The Water Guy

Advent is upon us. Advent, for those unfamiliar with the term means “coming” and is used to describe the time between now and Christmas. It is the time in which we wait and prepare to remember the coming of Christ that happened so long ago and longingly anticipate His return. I began to really pay attention to Advent a number of years ago now and admit that with each passing year this season has become more and more challenging for me. Though deeply rooted in me is a desire to give gifts, I struggle with the consumerism of the season. I hate how busy the month of December becomes. Most of all though, a very large spotlight appears over the darkness of both my own heart and the state of the world. It feels as though I cannot wait for things to be made right.

I’m having to learn the art of waiting. Not the fidgety, exasperated kind of waiting, but the kind that is patient and still. I’m having to choose to buy less, slow down the pace and allow myself to be changed. Very slowly, the layers of guilt, shame, loneliness and ill-desire are being stripped away from my heart. My eyes become even more alerted to the terrible pain and suffering of this world: of men and women and children caught in the sex trade and of those who control them; of bombs being detonated over cities, villages and towns; of polluted water that cannot quench the thirst of those around it, of the awful disparity between those who are rich and those who are poor. As my eyes open, so does the desire to do what I can: pray, love well, build community, look for glimpses of hope, weep with those who are weeping and receive the care and love of others toward me.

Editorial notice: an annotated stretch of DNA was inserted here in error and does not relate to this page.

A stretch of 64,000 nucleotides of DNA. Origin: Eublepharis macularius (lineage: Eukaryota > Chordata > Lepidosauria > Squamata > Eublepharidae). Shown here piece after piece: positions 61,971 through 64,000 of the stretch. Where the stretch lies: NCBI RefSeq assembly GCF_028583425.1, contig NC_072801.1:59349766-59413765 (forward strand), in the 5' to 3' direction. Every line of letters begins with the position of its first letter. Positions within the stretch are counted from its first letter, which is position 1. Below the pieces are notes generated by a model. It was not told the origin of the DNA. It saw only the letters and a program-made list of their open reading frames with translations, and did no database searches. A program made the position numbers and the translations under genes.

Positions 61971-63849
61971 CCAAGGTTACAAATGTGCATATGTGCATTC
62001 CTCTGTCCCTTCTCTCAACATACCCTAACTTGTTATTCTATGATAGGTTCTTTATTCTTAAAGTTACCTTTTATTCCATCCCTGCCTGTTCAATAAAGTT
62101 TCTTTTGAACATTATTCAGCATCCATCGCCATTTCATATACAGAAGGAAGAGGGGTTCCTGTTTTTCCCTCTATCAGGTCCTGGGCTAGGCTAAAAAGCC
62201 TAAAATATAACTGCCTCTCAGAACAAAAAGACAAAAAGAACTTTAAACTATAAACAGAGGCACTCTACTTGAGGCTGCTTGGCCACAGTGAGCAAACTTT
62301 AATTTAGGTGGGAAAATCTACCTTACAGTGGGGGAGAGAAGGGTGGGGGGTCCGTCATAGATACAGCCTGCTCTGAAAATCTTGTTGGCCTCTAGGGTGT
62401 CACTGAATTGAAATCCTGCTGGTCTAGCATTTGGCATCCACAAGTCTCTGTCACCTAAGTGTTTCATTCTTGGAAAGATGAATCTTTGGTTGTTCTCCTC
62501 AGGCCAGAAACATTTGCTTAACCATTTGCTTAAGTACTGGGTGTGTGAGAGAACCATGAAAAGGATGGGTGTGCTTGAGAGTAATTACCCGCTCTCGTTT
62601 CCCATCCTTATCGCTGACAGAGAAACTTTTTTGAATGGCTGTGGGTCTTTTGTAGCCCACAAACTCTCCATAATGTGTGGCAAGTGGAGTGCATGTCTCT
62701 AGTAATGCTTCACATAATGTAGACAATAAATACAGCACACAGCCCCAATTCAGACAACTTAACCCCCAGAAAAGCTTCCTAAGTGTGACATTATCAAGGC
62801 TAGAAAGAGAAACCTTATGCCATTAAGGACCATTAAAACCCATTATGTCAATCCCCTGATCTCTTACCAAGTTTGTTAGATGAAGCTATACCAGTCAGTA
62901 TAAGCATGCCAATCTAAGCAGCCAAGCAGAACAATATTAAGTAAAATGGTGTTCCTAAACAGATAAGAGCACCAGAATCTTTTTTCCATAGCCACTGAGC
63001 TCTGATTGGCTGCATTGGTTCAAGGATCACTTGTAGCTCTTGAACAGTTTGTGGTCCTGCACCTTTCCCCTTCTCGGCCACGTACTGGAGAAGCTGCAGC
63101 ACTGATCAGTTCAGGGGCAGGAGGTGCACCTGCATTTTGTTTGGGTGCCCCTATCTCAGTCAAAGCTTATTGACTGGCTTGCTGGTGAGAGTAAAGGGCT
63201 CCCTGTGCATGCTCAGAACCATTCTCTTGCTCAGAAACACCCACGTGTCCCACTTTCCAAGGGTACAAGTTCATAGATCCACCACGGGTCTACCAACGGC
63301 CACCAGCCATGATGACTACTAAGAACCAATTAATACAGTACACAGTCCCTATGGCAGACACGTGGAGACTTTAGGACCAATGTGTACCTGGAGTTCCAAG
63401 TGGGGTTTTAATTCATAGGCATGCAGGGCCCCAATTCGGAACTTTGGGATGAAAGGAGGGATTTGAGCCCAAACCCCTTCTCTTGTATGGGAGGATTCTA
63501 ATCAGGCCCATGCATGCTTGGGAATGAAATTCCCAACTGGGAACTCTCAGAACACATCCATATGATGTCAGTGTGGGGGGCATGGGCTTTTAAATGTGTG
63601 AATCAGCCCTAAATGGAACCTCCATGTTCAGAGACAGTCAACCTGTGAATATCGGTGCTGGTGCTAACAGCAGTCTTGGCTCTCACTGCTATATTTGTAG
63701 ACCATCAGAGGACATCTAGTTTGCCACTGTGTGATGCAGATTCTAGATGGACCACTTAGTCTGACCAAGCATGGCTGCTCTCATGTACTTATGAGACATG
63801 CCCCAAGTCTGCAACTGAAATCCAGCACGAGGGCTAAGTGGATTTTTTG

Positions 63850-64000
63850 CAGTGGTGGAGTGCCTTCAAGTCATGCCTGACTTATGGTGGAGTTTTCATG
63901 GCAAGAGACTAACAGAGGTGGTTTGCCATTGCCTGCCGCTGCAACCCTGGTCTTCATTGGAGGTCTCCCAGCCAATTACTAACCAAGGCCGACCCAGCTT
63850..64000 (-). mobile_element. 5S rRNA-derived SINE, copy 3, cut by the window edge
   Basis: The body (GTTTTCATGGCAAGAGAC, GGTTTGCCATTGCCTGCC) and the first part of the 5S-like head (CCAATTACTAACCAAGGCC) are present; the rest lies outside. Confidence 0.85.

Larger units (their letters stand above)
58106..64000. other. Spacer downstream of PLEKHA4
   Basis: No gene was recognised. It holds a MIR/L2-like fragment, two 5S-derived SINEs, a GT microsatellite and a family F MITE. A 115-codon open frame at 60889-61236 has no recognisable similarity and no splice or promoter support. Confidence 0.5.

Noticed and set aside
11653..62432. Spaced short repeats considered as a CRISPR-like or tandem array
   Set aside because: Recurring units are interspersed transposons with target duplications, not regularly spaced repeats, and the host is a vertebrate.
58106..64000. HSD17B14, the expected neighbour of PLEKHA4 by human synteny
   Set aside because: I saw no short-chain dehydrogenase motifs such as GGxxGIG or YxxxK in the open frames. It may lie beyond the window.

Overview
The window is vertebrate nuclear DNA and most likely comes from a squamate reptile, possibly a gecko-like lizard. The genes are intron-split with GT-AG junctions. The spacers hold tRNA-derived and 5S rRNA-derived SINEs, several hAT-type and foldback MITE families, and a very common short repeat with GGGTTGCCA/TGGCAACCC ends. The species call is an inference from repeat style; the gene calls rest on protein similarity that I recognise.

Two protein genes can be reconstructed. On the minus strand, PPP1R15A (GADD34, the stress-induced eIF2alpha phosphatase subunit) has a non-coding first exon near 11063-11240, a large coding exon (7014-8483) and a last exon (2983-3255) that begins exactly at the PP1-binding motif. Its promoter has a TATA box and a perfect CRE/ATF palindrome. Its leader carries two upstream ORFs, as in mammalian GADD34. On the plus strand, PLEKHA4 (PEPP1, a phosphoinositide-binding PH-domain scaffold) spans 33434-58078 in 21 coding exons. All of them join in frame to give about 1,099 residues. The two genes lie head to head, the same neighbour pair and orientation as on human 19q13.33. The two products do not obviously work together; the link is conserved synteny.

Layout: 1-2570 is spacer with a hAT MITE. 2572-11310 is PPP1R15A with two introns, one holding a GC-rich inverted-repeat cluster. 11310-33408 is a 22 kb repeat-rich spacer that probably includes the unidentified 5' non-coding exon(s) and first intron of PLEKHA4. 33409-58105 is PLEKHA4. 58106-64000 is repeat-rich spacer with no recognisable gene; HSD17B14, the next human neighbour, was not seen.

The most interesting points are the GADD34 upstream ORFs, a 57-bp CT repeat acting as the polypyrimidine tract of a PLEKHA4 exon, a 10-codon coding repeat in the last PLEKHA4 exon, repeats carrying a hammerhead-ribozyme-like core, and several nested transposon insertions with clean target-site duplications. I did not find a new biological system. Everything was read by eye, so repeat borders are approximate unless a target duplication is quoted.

Years ago I found myself completely overwhelmed the week before Christmas. My husband was having a terrible Multiple Sclerosis attack, my mother was trying to recover from brain surgery in hospital, my daughter was small and needing me and all of a sudden we HAD NO WATER. I turned on the tap one morning and nothing came out. Nothing came out for over a week. The worst part really was that nobody seemed to be able to help- the City of Toronto told us to call a plumber while the plumber told us to call the City. Finally somebody from the City told me candidly that we needed to have a pipe replaced from the sidewalk to the house, an issue requiring getting on a waiting list (a list we’d actually been on for years) and that until our name came up we were out of luck. I got off the phone, locked myself in the bathroom and lost it.

It wasn’t pretty. Through the flood of tears I finally said, “God, there is absolutely nothing I can do. You HAVE to do something”. I was wailing so hard that I almost missed the ring of the doorbell. Standing outside my door was a lanky worker from the city. He said, “I found your problem. Stuck my shovel in the snowbank by the sidewalk and water flooded out. I’ve got a crew on the way”. Friends, I felt like I met Jesus in the form of a water guy.

This Advent I am waiting for the water guy to show up. I want to cut through the various obligations of Christmas and be reminded that I need to remember He is, in fact, coming.


I’ve acknowledged before that I can be a real klutz. Over the last couple of weeks this has been glaringly obvious: I have bruises on my knees to prove it.